And what of season 3? It’s a bit of a mixed bag. As mentioned above, Daredevil season 3 attempts to start over in many ways. It even goes so far as to have Matt return to this black suit he wore for almost the entirety of season 1. While the reasoning behind this eventually pays off – Matt has to go up against Bullseye wearing the red Daredevil costume to impersonate and frame him, and having the characters wear different costumes helps the viewer keep track of them – it still has an air of regression to it. We’ve come so far, why go back now?
Charlie Cox does good work playing the emotionally broken Matt Murdock here. He’s no longer idealistic, no longer even positive about his mission. He’s angry, and violent, and is in the midst of a crisis of faith. Catholic guilt has always been a big part of Daredevil’s character, but season 3 plays this to the hilt, having Matt question God’s existence and more.
Where season 3 really shines is its handling of Wilson Fisk. Vincent D’Onofrio made for a wonderfully complex bad guy in season 1, and his limited role in season 2 was certainly noticeable. Here, he’s front and center again. Once again, D’Onofrio commands the screen, making Fisk terrifying yet somehow oddly sympathetic. He’s an awful person who does horrendous things, but D’Onofrio knows just how to play up the character’s vulnerabilities. It makes him seem more human, and, by extension, more relatable.
The same can’t be said of the show’s version of Bullseye. If you’re expecting the corny, wise-cracking Bullseye played by Colin Farrell in the mostly-forgotten Daredevil movie, you should probably temper those expectations immediately. Daredevil season 3 turns Bullseye into a full-blown sociopath – he’s a man who has no problems taking lives, and doesn’t process emotions in any manner that could be considered healthy. In one episode devoted almost entirely to the character, we learn his backstory, and we see how he was trained by a psychiatrist to better fit into society. But under his exterior lurks a dangerous, deadly person. This has all the makings of a potentially gripping character, but the end result doesn’t quite work. Wilson Bethel does fairly well playing up the villain’s unstable emotional state, but as a character, Bullseye never really hits his mark.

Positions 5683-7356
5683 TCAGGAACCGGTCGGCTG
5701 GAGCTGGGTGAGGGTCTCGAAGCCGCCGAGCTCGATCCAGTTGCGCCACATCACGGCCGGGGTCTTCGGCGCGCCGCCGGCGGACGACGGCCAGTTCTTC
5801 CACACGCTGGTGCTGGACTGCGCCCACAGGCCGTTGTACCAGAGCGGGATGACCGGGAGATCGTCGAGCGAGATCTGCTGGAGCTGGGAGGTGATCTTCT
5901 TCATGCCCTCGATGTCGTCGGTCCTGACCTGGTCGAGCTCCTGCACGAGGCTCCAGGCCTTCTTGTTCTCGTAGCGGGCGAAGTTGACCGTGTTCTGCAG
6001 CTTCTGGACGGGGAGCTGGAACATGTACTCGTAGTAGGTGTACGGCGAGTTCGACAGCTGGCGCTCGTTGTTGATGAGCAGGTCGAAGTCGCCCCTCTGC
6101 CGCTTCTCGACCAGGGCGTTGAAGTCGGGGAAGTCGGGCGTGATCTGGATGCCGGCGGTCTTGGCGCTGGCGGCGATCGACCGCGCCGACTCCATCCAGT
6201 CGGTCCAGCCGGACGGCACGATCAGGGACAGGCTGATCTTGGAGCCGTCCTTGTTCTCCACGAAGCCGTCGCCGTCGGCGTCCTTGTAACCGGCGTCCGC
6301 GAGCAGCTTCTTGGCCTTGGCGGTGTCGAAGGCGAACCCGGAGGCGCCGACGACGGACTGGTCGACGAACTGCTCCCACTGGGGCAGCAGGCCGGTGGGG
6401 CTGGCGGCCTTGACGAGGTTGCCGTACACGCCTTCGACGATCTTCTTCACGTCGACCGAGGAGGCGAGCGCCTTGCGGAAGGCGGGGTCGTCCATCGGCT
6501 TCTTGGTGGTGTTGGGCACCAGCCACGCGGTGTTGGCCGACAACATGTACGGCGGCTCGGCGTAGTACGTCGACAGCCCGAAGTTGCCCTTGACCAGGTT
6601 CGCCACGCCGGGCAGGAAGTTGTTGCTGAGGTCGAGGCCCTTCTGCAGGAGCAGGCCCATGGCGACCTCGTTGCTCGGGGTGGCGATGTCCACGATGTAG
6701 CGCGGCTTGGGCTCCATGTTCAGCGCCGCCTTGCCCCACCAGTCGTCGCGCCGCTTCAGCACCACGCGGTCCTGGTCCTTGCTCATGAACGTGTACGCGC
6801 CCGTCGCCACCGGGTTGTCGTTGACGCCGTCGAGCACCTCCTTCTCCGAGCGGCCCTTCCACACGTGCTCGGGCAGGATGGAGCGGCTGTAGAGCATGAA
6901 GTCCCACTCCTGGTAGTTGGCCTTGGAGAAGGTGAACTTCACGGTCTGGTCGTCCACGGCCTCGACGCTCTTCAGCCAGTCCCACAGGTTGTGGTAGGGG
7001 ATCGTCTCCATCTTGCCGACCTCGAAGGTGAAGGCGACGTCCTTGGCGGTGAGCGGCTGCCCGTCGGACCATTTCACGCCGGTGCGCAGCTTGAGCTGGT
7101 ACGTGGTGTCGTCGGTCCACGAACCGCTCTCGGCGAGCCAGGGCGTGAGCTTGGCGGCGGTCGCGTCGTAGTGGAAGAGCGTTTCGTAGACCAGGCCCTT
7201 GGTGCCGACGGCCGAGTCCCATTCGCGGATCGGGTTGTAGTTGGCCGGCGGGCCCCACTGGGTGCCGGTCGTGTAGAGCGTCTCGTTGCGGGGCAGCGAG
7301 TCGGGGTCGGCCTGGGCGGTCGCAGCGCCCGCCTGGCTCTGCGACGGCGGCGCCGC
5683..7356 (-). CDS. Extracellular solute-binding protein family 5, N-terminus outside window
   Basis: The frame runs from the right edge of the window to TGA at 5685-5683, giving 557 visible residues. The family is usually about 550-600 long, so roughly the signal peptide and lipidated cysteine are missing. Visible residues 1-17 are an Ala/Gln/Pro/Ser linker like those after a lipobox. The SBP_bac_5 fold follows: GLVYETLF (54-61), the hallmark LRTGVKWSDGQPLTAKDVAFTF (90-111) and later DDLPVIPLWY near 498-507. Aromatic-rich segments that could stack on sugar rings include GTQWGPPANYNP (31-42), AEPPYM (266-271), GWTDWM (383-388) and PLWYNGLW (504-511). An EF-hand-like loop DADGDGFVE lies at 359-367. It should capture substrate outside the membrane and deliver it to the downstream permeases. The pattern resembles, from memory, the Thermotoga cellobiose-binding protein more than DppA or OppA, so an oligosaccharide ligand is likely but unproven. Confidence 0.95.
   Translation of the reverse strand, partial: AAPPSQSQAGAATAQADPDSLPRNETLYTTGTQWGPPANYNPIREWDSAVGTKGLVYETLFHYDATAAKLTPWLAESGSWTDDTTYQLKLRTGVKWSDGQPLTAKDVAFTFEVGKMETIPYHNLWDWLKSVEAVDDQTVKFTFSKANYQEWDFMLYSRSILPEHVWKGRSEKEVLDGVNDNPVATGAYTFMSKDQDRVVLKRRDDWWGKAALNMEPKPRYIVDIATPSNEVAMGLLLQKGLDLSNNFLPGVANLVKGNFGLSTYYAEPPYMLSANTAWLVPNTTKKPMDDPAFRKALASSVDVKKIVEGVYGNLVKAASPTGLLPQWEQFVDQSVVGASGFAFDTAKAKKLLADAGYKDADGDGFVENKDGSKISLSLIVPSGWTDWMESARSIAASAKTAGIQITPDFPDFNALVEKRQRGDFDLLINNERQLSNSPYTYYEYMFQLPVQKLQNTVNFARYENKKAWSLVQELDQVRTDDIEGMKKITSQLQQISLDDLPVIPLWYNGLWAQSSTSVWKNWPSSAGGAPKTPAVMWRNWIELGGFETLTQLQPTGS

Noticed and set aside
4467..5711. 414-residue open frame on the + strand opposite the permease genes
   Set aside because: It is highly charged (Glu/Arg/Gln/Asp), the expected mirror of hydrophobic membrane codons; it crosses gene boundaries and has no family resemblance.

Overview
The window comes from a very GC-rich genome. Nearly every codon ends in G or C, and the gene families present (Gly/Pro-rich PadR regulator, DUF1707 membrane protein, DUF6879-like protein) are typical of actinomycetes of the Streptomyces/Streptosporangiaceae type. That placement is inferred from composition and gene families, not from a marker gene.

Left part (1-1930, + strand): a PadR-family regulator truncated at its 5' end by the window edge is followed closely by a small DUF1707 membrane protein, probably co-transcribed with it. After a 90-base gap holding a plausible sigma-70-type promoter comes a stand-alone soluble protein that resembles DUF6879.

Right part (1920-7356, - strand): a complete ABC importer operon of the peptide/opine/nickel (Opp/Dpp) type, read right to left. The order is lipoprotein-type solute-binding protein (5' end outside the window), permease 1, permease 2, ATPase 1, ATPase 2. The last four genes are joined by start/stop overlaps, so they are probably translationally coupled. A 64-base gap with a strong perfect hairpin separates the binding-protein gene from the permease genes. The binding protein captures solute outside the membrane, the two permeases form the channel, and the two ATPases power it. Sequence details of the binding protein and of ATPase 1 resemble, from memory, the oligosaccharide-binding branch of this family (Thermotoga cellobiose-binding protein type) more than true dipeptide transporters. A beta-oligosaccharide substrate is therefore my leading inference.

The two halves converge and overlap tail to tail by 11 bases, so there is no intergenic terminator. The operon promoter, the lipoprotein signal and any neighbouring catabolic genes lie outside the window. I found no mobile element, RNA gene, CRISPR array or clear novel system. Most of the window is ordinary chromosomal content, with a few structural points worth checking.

The supporting players don’t fair much better. Daredevil season 3 needs to keep inventing subplots for Karen and Foggy, and neither are particularly interesting. Deborah Ann Woll has done excellent work in the previous seasons, but here she’s reduced to sounding as if she’s going to burst into tears every ten seconds. And a plotline about Foggy running for elected office completely fizzles.
And yet, despite all this, Daredevil season 3 is oddly watchable. Again, it suffers from the same tedious pacing that plagues all Marvel Netflix shows – please, make these seasons shorter, I beg of you – but if you’ve stuck with the series this long, you’re bound to find yourself wondering where this is all going. But the real question should be: where does this go from here? Can Daredevil survive a fourth season? Or is it time for the character to hang up his horns for good? Time will tell, but it’s becoming clear that the Marvel Netflix shows are in dire need of new blood.
Daredevil season 3 debuts on Netflix on October 19, 2018.